Dear EarthTalk: Were Japan to close all its nuclear plants following the recent damage and radiation leaks from the March 11 earthquake and tsunami, what could its energy mix look like? Would it be able to provide all of its power in other ways?
— Richard Miller, New York, NY
Most experts agree that Japan would be hard pressed to close all of its 54 nuclear reactors anytime soon, especially given that these plants provide over a third of the nation’s electricity supply and 11 percent of its total energy needs. Japan relies so much on nuclear power because it has so few other domestic sources of energy to draw upon. According to the U.S. Department of Energy, Japan is only 16 percent energy self-sufficient, and much of this comes from its now-wounded nuclear power program.
Despite producing only trifling amounts of oil domestically from fields off its west coast, Japan is the third largest oil consumer in the world behind the U.S. and China, as well as the third largest net importer of crude oil. Imported oil accounts for some 45 percent of Japan’s energy needs. Besides bringing in a lot of oil, Japan is the world’s largest importer of both coal and liquefied natural gas. Against this backdrop of imported fossil fuels, it’s no surprise that Japan has embraced nuclear power; worldwide, only the U.S. and France produce more nuclear energy.
Factoring in that it would take decades to ramp up capacity on alternative renewable energy sources—right now hydropower accounts for three percent of Japanese energy usage and other renewable sources like solar and wind only one percent—and that Japan must import just about all its fossil fuels, it becomes obvious that the country will need to rely on nuclear power for some time to come, despite the risks.
“Supplying the same amount of electricity by oil, for example, would increase oil imports by about 62 million metric tons per year, or about 1.25 million barrels per day,” says Toufiq Siddiqi, a researcher with the nonprofit East-West Institute. He adds that at the current price of oil per barrel (roughly $100), switching out nuclear for oil would cost Japan upwards of $46 billion per year. “Further, it would take almost a decade to build enough new oil, coal or natural gas-fired power plants to provide the equivalent amount of electricity, and tens of billions of dollars per year would be required to do so,” he concludes.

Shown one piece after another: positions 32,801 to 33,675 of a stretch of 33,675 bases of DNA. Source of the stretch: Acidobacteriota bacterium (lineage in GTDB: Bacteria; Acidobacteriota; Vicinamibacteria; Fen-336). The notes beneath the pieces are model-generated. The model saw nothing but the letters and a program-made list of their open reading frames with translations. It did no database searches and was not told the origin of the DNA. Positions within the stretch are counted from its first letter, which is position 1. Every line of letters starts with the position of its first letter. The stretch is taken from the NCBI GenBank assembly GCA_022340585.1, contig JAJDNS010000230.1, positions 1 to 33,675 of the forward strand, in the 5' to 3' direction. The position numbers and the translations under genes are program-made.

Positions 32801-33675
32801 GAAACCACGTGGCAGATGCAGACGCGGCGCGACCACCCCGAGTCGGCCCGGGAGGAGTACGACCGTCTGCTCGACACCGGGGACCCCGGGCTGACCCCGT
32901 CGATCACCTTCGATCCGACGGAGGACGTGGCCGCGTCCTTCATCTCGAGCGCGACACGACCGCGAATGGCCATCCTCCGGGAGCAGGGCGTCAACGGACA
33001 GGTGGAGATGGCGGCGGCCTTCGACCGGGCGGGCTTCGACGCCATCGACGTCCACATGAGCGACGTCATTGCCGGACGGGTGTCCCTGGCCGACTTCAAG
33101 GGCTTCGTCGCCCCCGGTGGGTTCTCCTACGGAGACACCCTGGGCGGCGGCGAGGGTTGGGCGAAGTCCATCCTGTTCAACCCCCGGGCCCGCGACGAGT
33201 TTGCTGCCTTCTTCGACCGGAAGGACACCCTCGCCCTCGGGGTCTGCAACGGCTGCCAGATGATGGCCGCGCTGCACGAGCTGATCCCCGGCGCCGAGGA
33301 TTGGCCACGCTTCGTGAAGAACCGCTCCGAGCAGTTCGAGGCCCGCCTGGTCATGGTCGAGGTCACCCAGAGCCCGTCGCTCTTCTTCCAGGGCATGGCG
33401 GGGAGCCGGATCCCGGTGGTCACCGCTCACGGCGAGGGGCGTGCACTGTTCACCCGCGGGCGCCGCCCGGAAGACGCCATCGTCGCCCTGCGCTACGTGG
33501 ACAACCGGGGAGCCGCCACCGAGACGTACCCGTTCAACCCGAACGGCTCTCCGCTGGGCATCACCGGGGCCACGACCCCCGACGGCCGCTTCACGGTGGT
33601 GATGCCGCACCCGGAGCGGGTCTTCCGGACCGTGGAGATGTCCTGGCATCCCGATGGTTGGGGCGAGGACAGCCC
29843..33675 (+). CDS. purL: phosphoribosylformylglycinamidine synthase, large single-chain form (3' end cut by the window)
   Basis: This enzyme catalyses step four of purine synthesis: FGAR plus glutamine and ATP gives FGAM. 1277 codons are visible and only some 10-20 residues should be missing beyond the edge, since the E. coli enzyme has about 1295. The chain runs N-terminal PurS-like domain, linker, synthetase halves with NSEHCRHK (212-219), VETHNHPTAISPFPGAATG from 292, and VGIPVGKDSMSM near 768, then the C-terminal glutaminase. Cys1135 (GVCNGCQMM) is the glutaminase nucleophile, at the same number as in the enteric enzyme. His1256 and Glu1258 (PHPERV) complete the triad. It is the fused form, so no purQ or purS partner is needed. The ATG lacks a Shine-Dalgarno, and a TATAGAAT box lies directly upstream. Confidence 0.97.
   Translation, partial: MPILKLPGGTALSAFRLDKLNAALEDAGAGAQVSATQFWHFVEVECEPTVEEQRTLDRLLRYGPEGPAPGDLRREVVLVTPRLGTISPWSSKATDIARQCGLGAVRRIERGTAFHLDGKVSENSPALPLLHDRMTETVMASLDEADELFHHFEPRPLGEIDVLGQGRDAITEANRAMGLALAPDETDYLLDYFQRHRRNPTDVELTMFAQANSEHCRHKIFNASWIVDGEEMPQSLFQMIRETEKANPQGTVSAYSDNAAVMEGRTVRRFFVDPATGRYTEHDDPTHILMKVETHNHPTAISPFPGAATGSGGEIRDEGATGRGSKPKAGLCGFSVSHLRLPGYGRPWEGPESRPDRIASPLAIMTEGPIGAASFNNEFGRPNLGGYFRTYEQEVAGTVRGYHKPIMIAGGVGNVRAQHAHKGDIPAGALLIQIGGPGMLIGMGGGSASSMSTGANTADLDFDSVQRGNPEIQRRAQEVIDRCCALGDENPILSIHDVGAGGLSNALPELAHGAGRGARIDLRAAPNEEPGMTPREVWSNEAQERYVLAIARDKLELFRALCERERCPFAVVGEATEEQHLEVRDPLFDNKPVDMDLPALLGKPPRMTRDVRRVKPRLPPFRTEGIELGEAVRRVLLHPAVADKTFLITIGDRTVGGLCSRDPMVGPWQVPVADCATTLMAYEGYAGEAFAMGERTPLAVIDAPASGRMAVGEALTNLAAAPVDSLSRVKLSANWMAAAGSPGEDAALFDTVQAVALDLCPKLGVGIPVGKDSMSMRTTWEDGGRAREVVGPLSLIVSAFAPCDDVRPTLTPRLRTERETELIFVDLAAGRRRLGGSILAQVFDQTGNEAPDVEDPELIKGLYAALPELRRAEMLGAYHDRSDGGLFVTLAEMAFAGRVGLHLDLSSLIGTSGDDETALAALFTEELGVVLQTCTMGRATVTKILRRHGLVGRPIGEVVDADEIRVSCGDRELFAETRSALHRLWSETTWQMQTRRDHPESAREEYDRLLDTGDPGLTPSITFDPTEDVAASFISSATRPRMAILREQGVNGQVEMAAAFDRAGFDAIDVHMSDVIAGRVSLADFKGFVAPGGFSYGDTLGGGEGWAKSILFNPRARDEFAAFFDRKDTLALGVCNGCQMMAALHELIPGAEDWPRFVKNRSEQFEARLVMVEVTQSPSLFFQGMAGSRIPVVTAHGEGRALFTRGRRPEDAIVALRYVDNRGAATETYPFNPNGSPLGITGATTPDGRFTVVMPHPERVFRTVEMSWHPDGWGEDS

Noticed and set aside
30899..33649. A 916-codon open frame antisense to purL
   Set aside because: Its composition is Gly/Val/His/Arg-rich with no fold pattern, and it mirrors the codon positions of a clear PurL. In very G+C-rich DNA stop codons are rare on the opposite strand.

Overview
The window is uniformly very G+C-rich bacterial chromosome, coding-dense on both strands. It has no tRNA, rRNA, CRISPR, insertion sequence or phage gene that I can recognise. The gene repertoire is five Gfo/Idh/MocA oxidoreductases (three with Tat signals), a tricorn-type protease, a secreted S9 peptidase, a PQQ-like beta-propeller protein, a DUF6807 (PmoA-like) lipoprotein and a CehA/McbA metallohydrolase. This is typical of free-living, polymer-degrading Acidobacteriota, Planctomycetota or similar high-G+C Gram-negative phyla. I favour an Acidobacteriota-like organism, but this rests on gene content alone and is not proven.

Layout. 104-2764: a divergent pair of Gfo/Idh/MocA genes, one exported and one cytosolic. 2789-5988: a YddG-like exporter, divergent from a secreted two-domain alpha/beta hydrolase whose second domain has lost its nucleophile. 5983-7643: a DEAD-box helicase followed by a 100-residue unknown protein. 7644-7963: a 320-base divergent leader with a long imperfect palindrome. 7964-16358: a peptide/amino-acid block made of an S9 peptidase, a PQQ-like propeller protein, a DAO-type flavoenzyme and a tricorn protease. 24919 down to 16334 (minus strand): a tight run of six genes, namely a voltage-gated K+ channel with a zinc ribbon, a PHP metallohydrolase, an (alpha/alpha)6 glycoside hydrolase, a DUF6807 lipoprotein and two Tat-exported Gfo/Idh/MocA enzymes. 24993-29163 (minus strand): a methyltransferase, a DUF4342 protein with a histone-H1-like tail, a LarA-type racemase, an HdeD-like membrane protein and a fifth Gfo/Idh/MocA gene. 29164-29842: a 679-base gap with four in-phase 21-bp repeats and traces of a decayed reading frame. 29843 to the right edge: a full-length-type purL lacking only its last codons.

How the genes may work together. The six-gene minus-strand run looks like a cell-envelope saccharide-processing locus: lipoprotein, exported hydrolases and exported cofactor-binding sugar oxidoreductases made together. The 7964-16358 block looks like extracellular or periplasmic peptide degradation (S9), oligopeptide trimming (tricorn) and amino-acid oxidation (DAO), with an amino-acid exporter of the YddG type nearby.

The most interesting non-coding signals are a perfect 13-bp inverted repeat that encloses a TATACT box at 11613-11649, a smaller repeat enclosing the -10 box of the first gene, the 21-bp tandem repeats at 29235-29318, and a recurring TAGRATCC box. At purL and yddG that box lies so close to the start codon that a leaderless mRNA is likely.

In the short term, the easiest way for Japan to make up for its reduced nuclear output is by importing more natural gas and other fossil fuels, sending its carbon footprint in the wrong direction. What’s less clear is whether Japanese policymakers’ pre-existing plans to increase the country’s nuclear capacity—the stated goal is to generate half of Japan’s electricity via nuclear power within two decades as part of a larger effort to trim carbon dioxide emissions—will still be followed following the Fukushima accidents.
The Fukushima plant failures are likely to impact the always evolving energy mix worldwide as well, not just within Japan. Many analysts expect the nuclear disaster in Japan to cause a shift toward the increased use of natural gas worldwide. Of course, the downside for the environment is that natural gas is a fossil fuel and its use contributes significantly to global warming. While solar and wind power can take up some of the slack, these and other renewables are at least decades away from the scalability needed to power a significant share of a modern industrial society’s energy requirements.